Soak nails in acetone

Share to PinterestSoak acrylic nails in Acetone
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Before putting your skin in acetone, protect it by putting a liberal layer of petroleum jelly all around the nail bed. Use 100% acetone, which will dissolve the acrylic. You can soak your nails in a bowl or, to use less of the acetone, soak your nails in the corner of a resealable plastic bag. Acetone may dissolve some plastic bowls, so make sure to use a metal, ceramic, or glass bowl. To protect your skin, even more, soak cotton balls in acetone and place them over the acrylic nails. Then wrap foil around them to allow the acetone to soak into the acrylic nails. Soak for five minutes.


Scrape off the soft acrylic

Share to PinterestRemove acrylic nails from nail bed
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After the acrylic has soaked in acetone, it will become very soft. Use a tool like a nail scraper, or just a wooden cuticle remover, and gently scrape the acrylic off of the nail. It should come off easily. If the acrylic starts to harden, resoak it until it is soft again. Do one hand at a time, so the acrylic doesn't harden while you are still trying to finish your first hand.


Repeat process

Share to PinterestRemove acrylic nails with acetone
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You will continue to repeat this process with each finger until you remove all of the acrylic. It should only take a few times soaking and scraping to get it all off. The advantage of this approach is that you aren't pulling the acrylic off of the nail bed, but gently scraping it away as it dissolves. Once you have gotten most of it off of one hand, start the process over again on your second hand.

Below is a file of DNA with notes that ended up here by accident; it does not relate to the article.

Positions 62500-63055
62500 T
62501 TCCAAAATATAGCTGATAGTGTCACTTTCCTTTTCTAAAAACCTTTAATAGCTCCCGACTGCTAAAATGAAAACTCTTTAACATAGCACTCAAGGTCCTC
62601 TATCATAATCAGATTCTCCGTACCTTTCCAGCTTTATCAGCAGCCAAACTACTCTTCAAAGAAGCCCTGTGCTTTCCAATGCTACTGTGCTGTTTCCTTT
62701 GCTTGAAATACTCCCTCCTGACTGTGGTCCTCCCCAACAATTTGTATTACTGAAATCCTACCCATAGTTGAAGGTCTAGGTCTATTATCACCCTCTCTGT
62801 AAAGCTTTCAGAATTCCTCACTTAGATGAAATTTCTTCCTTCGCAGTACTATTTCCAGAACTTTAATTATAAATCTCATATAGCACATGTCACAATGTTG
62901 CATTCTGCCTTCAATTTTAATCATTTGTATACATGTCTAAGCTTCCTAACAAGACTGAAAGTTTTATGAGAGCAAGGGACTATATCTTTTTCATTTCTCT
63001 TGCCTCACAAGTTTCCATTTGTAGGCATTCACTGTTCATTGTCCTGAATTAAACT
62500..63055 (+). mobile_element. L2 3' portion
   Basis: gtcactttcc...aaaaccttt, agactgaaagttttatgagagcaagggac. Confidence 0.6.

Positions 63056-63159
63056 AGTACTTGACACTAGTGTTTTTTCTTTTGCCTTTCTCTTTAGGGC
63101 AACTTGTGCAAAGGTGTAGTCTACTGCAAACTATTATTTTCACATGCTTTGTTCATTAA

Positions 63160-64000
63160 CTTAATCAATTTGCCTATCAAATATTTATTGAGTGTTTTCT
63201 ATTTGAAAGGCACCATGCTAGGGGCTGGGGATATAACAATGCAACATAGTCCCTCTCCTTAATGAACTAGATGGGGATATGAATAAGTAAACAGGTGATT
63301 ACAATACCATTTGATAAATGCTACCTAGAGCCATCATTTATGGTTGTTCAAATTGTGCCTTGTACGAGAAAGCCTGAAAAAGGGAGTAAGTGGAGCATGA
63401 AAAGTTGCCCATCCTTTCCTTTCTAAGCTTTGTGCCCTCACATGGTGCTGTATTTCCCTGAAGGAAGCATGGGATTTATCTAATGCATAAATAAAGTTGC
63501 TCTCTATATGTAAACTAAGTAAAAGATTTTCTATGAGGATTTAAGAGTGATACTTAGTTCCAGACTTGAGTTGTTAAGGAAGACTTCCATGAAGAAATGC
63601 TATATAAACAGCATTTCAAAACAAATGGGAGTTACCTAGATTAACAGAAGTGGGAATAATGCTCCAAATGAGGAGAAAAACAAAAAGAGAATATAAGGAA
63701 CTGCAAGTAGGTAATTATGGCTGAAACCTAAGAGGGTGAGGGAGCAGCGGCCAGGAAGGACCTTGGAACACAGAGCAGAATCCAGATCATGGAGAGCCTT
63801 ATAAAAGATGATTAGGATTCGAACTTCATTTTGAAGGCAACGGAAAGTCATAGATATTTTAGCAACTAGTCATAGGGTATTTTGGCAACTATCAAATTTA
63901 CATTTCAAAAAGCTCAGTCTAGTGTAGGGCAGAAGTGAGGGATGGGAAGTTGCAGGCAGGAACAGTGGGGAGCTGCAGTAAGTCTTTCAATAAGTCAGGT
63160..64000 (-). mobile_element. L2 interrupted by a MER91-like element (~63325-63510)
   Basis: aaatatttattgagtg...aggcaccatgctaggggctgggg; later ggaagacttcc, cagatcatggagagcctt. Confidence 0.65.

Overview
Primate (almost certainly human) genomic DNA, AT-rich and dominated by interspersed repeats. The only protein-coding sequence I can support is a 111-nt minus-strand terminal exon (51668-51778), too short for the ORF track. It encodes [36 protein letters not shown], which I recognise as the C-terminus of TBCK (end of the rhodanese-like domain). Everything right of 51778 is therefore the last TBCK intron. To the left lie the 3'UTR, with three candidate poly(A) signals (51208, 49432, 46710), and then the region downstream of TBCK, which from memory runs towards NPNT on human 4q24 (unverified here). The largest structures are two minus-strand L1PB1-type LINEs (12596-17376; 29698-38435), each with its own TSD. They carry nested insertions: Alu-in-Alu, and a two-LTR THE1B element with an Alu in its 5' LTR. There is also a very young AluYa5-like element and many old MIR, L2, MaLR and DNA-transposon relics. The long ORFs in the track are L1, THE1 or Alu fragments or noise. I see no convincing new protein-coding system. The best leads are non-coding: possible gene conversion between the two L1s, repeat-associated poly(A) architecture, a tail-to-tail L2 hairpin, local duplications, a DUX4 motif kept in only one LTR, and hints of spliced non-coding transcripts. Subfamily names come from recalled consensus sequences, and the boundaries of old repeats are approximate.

Buff surface of nails

Share to PinterestBuff surface of nails
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After you have finished repeating the process of soaking and scraping the acrylic off of your nails, you may notice small bits of acrylic still left on your nail beds. Rather than continue to soak and scrape, you can remove these residual pieces of acrylic by filing with your nail buffer. This time, file using the smoother side of the nail buffer and gently buff until your nail surface is smooth.


Apply cuticle oil

Share to PinterestApply cuticle oil
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Once you have finished buffing, wipe off the petroleum jelly, apply cuticle oil to your nail bed, and buff it in. This will help moisturize your nails after using the acetone. Apply more cuticle oil to your cuticles and the skin around your nail bed and massage it in. If you don't have cuticle oil, you may use coconut oil or even olive oil or vegetable oil.


Apply Polish

Share to PinterestYoung woman painting fingernails, close-up
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Once you are finished removing your acrylic nails, it might not be a good idea to put another set on right away. Instead, you can just put a top coat of clear nail polish or a nail strengthener. You can certainly use colored polish as well, but you should give your nails a couple of days of rest before putting on another full set of acrylic nails.